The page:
Fictional Books Within Books We Wish Were Real


One of the subtle pleasures of reading fiction involves uncovering the intricate world contained within the covers of the book in your hands -- the streets of a town that may or may not exist in real life, the minor characters, and, of course, the literary references. The vast literary tradition being a symbiotic system, books often reference each other or classics from long ago, either obliquely or directly, and picking up on what books were on the author's mind can be revealing and intriguing.

While many books reference only real books -- much like the TV show "Gilmore Girls," the bookish soap that name-dropped 339 books on its way to inspiring a reading challenge -- some authors choose to get a bit more creative. The list of invented books mentioned in fiction is extensive, and it's always somewhat fascinating to see a hint of an alternative universe where a creative work exists that we don't have access to in our world. Most tantalizingly, some authors offer scraps of text or information about these fictional texts, or even weave them closely into the plot of their own story. In these cases, it's almost unbearable to realize that we can never read these books.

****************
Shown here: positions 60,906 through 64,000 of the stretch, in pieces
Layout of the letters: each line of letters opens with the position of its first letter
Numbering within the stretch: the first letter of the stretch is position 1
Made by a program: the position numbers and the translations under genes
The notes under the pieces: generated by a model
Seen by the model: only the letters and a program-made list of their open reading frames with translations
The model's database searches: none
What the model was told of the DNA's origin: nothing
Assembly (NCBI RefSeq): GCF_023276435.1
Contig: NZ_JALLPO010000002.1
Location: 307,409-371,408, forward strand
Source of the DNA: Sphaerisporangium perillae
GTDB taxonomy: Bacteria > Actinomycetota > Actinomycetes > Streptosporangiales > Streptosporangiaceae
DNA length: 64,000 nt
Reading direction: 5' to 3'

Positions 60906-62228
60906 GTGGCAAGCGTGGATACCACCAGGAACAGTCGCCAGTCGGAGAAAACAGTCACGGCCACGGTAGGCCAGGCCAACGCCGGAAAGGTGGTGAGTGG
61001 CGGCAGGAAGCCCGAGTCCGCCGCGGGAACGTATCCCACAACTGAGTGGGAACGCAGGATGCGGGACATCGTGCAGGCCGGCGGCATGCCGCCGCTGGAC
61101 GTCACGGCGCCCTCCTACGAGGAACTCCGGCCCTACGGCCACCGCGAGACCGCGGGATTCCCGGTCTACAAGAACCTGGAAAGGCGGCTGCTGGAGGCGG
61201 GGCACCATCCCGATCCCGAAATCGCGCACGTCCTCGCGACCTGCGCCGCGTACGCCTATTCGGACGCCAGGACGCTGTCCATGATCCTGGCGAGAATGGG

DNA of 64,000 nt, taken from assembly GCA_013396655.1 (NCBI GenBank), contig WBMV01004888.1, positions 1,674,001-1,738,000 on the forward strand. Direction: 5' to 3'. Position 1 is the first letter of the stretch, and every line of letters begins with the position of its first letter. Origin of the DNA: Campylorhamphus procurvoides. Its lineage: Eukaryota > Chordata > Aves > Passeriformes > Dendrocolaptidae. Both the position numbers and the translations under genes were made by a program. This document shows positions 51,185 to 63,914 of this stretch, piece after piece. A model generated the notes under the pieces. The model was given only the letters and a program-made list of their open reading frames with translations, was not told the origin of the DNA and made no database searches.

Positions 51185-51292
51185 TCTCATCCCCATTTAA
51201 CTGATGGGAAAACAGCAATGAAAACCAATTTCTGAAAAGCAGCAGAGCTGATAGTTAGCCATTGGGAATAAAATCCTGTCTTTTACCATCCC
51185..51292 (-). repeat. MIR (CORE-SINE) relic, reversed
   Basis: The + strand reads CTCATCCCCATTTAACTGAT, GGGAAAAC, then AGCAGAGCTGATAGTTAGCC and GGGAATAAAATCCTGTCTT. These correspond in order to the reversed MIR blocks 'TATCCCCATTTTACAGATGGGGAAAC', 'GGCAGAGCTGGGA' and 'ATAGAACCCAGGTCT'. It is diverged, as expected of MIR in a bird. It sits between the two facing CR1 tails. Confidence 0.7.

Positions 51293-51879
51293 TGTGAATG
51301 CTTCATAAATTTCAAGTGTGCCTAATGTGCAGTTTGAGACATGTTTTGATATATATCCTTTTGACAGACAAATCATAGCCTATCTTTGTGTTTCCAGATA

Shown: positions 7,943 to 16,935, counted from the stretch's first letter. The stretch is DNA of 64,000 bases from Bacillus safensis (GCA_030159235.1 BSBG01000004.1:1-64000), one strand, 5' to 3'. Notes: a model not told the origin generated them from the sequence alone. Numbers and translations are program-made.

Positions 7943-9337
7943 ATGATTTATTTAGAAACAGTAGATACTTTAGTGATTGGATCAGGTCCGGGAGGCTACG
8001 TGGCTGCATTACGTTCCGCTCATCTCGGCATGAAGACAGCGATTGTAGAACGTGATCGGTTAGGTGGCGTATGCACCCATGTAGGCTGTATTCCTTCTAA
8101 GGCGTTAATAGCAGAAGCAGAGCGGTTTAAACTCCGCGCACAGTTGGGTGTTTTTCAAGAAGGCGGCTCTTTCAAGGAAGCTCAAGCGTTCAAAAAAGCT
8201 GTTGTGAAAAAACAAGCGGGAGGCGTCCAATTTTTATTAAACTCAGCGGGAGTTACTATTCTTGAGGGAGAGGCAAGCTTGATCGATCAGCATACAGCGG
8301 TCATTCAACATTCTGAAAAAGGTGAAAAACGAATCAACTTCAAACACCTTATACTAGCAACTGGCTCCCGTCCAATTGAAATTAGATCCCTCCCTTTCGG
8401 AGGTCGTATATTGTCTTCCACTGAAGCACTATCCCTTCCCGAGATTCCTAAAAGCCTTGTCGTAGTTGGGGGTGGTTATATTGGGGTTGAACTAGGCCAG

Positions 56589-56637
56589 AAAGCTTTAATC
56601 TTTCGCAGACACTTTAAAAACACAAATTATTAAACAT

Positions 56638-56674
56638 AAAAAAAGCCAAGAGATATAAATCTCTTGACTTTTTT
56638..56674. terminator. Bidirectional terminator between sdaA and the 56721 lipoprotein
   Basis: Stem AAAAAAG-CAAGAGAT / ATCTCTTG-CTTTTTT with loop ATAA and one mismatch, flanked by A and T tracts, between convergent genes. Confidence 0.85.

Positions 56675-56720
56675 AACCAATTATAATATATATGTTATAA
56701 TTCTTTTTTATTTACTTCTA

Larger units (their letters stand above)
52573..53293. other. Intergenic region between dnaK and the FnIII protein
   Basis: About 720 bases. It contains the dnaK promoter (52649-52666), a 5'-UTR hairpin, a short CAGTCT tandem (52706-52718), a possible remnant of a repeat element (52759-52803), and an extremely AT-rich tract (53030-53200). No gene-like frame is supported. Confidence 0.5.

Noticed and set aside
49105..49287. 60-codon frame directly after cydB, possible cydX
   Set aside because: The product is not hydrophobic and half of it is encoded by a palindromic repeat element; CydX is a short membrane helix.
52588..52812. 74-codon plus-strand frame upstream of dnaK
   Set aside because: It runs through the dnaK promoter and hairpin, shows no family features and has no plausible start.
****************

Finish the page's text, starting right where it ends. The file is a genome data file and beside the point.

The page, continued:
Here are 8 fictional books within books we really wish existed in real life:

Fillory and Further series by Christopher Plover, from The Magicians Trilogy by Lev Grossman Inspired by C.S. Lewis’ classic series The Chronicles of Narnia, the Fillory and Further books are the fictional books underpinning Lev Grossman’s very real Magicians Trilogy. In Grossman’s first novel, The Magicians, Fillory turns out to be no literary fantasy but a real magical land; the Fillory books were not fiction, but based on true events. The twist is that Fillory, which seemed such a comforting refuge to the hero, Quentin Coldwater, who adored the books as a young boy, is actually a dark and perilous place, full of otherworldly horrors and unimaginable treachery. The series turns our cheery childhood fantasies upside-down, bringing them sharply into grim adult reality. That’s all well and good, but wouldn’t it be lovely if the more pleasant, sun-dappled view of Fillory, as presented by fictional author Christopher Plover, actually existed? That’s a series we’d love to curl up with on a rainy day. (We can only reread The Chronicles of Narnia so many times.) You can read the first chapter of one book, The World in the Walls, online, but the taste isn't enough to satisfy.